October 19, 2013 in Opinion

Initiative 517: Don’t infringe on property owners’ rights

Melinda Merrill
 

It should be our decision whether or not to allow paid signature gatherers on our private property and, if we do, to require them to treat our customers courteously.

The initiative process in our state is one of our most important democratic tools. The right to petition the government is a fundamental one and should be robustly preserved and protected. But professional initiative promoter Tim Eyman’s Initiative 517 is a hastily written, self-serving initiative aimed at increasing the profitability of the signature-gathering business. He claims it’s needed to make reforms to the initiative system but in reality, it is full of ambiguous language that could lead to a terrible experience for anyone who shops at a grocery store, attends a Seahawks or Mariners game, or even stops by the library.

I-517 will have negative customer impacts.

A major part of I-517 concerns harassment protection for petitioners. It establishes a large protected perimeter around a signature gatherer within which any type of interference in that person’s activity is illegal and subject to punishment as a misdemeanor.

Interference under I-517 can mean something as simple as storeowners wishing to establish rules as to the time and location that signature gathering takes place on their property, or imposing standards of personal conduct for how petitioners gather their signatures. It would prevent our store directors from being able to assure our customers can enter or exit our stores free of harassment or intrusion. Store directors from all over the state already receive countless customer complaints about aggressive signature gatherers being coercive to the point of frightening. When these complaints come in, our store directors rely on being able to ask these individuals to leave. Under I-517, they would no longer have that right.

I-517 will infringe on private property rights.

Currently, if a signature gatherer wishes to stand on a public sidewalk outside a store and solicit signatures, it is completely legal. However, if they wish to come on to private property to conduct their business, they may ask the storeowner. It is up to the owner whether to allow them to do so. I-517 takes away the right of the property owner to decide by expanding the law to make signature gathering a legally protected activity on all sidewalks and walkways that carry pedestrian traffic, and specifically states “including those in front of the entrances and exits of any store.”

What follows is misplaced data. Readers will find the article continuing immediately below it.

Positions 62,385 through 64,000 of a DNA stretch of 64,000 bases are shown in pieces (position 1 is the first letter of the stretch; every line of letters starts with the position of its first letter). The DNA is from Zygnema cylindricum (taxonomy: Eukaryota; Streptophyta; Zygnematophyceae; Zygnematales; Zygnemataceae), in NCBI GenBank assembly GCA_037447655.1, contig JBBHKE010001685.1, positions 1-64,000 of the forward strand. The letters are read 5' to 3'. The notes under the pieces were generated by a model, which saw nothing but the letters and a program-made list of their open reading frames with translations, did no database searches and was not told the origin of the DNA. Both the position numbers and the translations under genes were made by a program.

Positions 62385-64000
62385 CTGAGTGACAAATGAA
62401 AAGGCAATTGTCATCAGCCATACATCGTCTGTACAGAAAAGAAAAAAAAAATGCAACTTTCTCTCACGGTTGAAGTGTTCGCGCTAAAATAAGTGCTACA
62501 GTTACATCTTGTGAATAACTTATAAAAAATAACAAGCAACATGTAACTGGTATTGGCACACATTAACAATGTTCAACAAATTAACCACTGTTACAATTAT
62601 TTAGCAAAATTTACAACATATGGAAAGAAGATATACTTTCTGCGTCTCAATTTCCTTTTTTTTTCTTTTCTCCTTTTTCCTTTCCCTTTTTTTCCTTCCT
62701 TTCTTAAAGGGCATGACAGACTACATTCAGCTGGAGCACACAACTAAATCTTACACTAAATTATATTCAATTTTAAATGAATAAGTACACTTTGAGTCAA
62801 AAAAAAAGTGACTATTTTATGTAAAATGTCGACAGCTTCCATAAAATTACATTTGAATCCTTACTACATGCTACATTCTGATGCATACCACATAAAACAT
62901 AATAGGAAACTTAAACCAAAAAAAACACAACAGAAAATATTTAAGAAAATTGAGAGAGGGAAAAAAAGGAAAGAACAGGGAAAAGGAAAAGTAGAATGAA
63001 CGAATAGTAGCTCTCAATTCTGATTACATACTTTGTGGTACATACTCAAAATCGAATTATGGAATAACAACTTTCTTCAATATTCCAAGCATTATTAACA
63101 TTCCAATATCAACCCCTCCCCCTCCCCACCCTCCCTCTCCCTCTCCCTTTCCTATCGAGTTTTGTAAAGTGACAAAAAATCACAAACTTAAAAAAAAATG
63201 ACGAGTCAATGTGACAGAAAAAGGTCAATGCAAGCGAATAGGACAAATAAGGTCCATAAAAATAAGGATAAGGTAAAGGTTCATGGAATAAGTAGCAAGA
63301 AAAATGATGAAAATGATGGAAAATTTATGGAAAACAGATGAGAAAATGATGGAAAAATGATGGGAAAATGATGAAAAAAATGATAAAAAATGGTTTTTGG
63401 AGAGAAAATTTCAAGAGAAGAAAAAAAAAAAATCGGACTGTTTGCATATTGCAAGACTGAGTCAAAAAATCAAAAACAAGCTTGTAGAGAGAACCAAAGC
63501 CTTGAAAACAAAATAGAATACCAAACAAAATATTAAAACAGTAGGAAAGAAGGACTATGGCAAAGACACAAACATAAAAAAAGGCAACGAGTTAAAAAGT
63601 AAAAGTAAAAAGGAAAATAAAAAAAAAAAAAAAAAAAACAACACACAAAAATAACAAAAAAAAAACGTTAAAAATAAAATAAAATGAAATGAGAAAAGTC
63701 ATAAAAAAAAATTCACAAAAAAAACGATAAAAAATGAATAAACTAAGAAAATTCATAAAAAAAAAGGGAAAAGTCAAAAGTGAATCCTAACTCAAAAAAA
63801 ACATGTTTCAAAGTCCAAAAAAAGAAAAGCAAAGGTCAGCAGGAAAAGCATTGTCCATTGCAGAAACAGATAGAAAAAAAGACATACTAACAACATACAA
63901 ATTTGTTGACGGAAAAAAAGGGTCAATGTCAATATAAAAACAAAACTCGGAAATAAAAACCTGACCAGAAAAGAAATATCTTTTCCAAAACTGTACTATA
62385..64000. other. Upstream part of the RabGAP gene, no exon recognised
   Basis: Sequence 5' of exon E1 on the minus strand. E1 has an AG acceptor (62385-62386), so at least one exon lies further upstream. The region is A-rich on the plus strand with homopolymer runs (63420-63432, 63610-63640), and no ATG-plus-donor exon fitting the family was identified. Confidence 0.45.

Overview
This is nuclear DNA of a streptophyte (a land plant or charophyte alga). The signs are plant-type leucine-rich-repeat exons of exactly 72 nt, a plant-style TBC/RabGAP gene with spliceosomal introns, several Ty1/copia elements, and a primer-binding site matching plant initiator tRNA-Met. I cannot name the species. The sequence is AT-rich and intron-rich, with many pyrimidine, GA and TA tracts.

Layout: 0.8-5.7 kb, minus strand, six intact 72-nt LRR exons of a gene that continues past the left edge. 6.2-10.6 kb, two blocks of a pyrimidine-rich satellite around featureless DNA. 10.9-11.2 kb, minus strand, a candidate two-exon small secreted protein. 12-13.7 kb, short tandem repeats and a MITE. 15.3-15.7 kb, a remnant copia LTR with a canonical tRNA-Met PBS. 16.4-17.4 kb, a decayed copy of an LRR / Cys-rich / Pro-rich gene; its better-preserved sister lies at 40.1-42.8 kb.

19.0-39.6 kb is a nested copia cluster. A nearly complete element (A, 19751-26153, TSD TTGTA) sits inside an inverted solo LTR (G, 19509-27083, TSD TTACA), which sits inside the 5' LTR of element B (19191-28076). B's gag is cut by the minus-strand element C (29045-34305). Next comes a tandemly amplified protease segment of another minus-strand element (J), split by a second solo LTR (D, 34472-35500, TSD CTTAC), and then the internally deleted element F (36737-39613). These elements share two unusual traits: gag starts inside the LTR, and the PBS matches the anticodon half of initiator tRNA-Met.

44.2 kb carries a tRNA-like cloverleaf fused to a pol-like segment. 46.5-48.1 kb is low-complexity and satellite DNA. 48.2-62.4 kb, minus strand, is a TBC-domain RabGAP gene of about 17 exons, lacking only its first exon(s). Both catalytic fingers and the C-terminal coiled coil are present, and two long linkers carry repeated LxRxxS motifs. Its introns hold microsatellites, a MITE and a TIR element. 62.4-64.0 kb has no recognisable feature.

Can you imagine trying to enter a store and having to weave your way through a gauntlet of signature gatherers? Under I-517 this will be the new reality.

We are not talking about public land; we are talking about private property. It should be our decision whether or not to allow paid signature gatherers on our private property and, if we do, to require them to treat our customers courteously. I-517 means we have no say over who is on our property or how they treat our customers.

I-517 will make signature gathering much more intrusive.

I-517 carries significant consequences to citizens by making signature gathering an unregulated, sanctioned activity both inside and outside of any public building or facility. Schools, libraries and high school sports stadiums lose all rights to control signature gathering inside of these buildings. Other venues such as the Spokane Arena, convention centers and public fairgrounds would also be affected. These special places where we choose to spend our time with friends, family and loved ones will no longer be free of politics.

Please join retailers, business owners and community leaders from across the state in voting no on 517.

Melinda Merrill is manager of community affairs for Fred Meyer stores.


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